CentOS mailing list
CentOS@centos.org
http://lists.centos.org/mailman/listinfo/centos
 
Old 02-03-2011, 12:40 PM
Rafa Griman
 
Default Lost root access

Hi

On Wed, Feb 2, 2011 at 3:44 PM, James Bensley <jwbensley@gmail.com> wrote:
> So on a virtual server the root password was no longer working (as in
> I couldn't ssh in anymore). Only I and one other know it and neither
> of us have changed it. No other account had the correct privileges to
> correct this so I'm wondering, if I had mounted that vdi as a
> secondary device on another VM, browsed the file system and delete
> /etc/shadow would this have wiped all users passwords meaning I could
> regain access again?
>
> (This is past tense because its sorted now but I'm curious if this
> would have worked? And if not, what could I have done?).


As the other said: DON'T delete /etc/shadow.

Someone also mentioned you could modify the hash in /etc/shadow. This
will work if you are root or have the right permissions with sudo.

If you can reboot the system, what really works great is passing the
following option to the kernel on the lilo/grub screen when the system
boots:

init=/bin/bash

This will give you a shell without being asked for a password (unless
the sys admin has done his homework Now that you have shell access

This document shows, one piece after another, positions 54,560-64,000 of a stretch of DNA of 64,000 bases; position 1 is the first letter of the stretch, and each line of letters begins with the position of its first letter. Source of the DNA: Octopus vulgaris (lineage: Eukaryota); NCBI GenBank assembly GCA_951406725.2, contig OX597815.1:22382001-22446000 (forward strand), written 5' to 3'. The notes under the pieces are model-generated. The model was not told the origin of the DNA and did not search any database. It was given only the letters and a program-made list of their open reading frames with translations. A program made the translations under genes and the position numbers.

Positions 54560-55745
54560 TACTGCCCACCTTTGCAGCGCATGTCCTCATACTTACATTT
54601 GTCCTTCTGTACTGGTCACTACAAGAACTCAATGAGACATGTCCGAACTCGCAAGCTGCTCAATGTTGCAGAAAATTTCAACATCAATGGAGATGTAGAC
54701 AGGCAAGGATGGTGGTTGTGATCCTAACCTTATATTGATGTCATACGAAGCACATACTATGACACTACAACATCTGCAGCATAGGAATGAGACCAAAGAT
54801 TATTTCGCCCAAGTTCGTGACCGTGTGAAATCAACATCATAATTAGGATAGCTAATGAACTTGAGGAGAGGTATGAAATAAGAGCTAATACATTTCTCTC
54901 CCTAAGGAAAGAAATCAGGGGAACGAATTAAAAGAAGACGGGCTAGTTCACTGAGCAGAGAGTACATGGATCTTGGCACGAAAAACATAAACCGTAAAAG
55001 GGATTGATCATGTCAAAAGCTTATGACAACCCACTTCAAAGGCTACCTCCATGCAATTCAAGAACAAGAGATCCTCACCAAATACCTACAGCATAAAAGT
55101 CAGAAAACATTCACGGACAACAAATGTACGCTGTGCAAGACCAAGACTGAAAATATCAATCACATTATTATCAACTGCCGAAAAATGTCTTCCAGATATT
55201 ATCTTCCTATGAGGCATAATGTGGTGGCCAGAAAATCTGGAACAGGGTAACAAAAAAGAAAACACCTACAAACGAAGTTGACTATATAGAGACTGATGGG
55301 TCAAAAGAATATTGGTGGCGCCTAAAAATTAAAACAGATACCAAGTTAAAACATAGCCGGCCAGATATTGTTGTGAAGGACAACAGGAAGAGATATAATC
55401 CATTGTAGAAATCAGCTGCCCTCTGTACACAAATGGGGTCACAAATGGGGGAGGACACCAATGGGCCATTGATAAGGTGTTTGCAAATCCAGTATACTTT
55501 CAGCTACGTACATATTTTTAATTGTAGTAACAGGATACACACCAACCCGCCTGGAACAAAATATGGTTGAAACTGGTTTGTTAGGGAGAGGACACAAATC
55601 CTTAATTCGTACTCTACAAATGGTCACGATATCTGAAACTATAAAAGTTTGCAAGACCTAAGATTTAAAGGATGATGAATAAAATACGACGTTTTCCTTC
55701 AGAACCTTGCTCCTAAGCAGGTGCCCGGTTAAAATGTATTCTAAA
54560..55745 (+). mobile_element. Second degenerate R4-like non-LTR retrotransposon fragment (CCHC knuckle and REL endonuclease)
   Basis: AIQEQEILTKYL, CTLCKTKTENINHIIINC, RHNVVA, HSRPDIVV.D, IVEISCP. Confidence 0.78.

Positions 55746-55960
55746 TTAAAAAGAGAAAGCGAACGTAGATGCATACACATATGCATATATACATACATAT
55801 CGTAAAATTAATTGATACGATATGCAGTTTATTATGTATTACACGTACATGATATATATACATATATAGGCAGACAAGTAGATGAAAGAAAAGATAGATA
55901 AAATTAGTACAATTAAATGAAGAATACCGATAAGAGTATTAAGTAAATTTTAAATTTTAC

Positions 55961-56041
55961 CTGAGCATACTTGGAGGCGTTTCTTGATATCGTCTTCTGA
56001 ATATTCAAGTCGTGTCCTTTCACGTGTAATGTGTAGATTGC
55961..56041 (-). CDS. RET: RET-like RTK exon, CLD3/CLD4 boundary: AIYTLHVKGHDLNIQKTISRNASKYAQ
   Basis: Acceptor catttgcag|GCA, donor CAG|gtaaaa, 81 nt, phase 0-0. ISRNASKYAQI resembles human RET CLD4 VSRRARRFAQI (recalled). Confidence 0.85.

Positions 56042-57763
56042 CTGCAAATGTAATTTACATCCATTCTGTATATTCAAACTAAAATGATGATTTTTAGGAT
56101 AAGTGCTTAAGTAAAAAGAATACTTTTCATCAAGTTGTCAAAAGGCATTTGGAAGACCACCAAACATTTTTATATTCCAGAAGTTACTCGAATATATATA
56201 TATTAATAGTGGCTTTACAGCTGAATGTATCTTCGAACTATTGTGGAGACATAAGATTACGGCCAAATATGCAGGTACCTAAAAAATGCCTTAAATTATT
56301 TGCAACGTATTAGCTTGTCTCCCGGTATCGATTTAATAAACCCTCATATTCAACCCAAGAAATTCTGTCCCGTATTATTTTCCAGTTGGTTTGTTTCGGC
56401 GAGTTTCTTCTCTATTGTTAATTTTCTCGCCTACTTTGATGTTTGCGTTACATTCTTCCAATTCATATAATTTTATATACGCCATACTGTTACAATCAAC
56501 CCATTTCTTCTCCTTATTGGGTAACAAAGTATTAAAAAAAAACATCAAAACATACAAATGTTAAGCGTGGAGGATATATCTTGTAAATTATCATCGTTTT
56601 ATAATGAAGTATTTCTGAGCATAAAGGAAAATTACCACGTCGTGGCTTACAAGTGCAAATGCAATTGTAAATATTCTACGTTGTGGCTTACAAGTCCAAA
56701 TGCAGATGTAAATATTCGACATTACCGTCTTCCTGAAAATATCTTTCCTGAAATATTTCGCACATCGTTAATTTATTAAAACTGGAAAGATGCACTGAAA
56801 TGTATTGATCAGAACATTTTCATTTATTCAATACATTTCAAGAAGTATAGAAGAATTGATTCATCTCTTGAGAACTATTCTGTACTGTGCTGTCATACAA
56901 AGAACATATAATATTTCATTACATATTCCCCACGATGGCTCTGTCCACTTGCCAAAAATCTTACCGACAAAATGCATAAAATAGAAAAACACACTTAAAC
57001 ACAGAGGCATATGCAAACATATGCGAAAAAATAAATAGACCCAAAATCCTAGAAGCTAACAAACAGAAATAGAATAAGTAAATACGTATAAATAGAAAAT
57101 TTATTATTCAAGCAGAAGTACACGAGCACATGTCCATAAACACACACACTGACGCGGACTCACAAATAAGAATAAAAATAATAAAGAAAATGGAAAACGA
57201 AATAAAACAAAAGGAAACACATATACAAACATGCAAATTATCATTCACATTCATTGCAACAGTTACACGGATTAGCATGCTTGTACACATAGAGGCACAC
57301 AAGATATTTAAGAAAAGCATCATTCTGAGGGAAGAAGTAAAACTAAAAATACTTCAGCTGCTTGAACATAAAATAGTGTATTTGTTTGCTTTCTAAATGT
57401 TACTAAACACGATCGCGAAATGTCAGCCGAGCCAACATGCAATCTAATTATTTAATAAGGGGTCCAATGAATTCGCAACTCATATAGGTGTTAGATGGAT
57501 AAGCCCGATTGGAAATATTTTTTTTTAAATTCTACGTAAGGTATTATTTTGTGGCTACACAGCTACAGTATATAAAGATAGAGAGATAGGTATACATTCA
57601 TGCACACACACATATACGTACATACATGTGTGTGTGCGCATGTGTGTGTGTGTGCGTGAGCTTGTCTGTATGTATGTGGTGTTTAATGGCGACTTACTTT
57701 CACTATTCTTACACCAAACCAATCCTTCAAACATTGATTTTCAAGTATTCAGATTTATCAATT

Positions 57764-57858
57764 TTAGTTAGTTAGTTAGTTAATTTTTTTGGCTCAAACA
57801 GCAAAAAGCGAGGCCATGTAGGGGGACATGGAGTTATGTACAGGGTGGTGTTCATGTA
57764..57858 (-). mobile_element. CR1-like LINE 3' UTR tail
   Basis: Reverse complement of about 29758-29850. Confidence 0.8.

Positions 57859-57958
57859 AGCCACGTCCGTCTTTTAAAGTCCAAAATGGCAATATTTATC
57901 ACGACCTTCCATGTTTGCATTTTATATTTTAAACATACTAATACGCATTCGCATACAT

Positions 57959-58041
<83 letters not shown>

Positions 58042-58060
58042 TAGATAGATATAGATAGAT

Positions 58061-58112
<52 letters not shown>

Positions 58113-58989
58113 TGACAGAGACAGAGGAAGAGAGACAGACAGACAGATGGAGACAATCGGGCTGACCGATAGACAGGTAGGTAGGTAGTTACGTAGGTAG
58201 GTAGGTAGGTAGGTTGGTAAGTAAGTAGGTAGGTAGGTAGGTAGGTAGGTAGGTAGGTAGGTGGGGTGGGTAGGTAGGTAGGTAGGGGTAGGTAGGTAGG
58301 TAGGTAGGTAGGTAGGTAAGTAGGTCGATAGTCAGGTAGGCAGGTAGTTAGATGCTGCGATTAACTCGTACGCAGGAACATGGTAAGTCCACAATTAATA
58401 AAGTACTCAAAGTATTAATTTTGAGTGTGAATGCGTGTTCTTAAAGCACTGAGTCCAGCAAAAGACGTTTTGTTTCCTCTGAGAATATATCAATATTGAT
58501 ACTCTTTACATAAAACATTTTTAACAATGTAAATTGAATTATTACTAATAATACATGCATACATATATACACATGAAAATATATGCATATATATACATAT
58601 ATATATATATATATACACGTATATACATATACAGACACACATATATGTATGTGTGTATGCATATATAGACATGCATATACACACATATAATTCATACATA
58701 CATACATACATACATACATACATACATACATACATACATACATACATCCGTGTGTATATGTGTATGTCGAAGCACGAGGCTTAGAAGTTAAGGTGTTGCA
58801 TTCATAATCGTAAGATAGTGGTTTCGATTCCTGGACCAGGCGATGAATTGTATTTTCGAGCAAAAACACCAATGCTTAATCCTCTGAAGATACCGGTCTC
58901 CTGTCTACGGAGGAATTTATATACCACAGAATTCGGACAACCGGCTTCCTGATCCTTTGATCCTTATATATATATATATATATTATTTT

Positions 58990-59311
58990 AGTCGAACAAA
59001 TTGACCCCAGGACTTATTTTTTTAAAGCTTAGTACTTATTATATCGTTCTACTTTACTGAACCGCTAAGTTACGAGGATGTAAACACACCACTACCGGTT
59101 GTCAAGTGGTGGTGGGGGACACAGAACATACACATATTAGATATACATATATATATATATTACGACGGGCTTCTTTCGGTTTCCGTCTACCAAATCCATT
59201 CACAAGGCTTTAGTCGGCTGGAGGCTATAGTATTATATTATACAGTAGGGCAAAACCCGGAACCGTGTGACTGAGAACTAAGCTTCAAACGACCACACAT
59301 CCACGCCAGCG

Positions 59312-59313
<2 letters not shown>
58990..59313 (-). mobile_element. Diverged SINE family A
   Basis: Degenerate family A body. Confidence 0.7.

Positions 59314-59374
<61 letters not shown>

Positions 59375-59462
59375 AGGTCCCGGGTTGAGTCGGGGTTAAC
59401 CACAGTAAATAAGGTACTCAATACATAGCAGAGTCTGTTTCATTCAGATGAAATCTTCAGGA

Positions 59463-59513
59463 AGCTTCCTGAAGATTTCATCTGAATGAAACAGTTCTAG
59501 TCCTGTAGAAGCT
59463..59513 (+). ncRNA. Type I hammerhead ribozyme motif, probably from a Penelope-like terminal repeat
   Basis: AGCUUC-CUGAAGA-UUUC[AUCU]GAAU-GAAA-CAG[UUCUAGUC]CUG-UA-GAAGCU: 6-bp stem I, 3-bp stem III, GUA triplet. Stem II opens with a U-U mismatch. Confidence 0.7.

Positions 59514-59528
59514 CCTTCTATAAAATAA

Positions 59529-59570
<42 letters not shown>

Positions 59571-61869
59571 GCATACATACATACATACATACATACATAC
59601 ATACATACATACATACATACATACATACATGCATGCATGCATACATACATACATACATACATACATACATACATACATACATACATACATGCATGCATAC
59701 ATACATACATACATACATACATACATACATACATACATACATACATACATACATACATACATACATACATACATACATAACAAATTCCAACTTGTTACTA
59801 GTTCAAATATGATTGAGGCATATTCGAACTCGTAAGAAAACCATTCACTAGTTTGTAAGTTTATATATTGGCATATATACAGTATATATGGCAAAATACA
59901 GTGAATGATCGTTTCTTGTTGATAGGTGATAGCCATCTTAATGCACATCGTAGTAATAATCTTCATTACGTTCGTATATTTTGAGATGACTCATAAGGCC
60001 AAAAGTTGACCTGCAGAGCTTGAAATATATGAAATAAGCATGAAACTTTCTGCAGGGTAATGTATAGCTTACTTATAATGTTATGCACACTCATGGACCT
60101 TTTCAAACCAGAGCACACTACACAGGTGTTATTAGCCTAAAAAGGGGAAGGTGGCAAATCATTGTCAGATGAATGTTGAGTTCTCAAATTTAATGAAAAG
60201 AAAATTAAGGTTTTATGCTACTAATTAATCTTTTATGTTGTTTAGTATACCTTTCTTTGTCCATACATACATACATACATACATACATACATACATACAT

... you are in charge so you can:

- mount the / partition and chroot

- edit /etc/shadow and delete the password hash

- whatever you can imagine ... you decide


HTH

Rafa
_______________________________________________
CentOS mailing list
CentOS@centos.org
http://lists.centos.org/mailman/listinfo/centos
 
Old 02-03-2011, 12:59 PM
Giles Coochey
 
Default Lost root access

On 03/02/2011 14:40, Rafa Griman wrote:

Hi

On Wed, Feb 2, 2011 at 3:44 PM, James Bensley<jwbensley@gmail.com> wrote:

So on a virtual server the root password was no longer working (as in
I couldn't ssh in anymore). Only I and one other know it and neither
of us have changed it. No other account had the correct privileges to
correct this so I'm wondering, if I had mounted that vdi as a
secondary device on another VM, browsed the file system and delete
/etc/shadow would this have wiped all users passwords meaning I could
regain access again?

(This is past tense because its sorted now but I'm curious if this
would have worked? And if not, what could I have done?).


As the other said: DON'T delete /etc/shadow.

Someone also mentioned you could modify the hash in /etc/shadow. This
will work if you are root or have the right permissions with sudo.

If you can reboot the system, what really works great is passing the
following option to the kernel on the lilo/grub screen when the system
boots:

init=/bin/bash

This will give you a shell without being asked for a password (unless
the sys admin has done his homework Now that you have shell access
... you are in charge so you can:

- mount the / partition and chroot

- edit /etc/shadow and delete the password hash

- whatever you can imagine ... you decide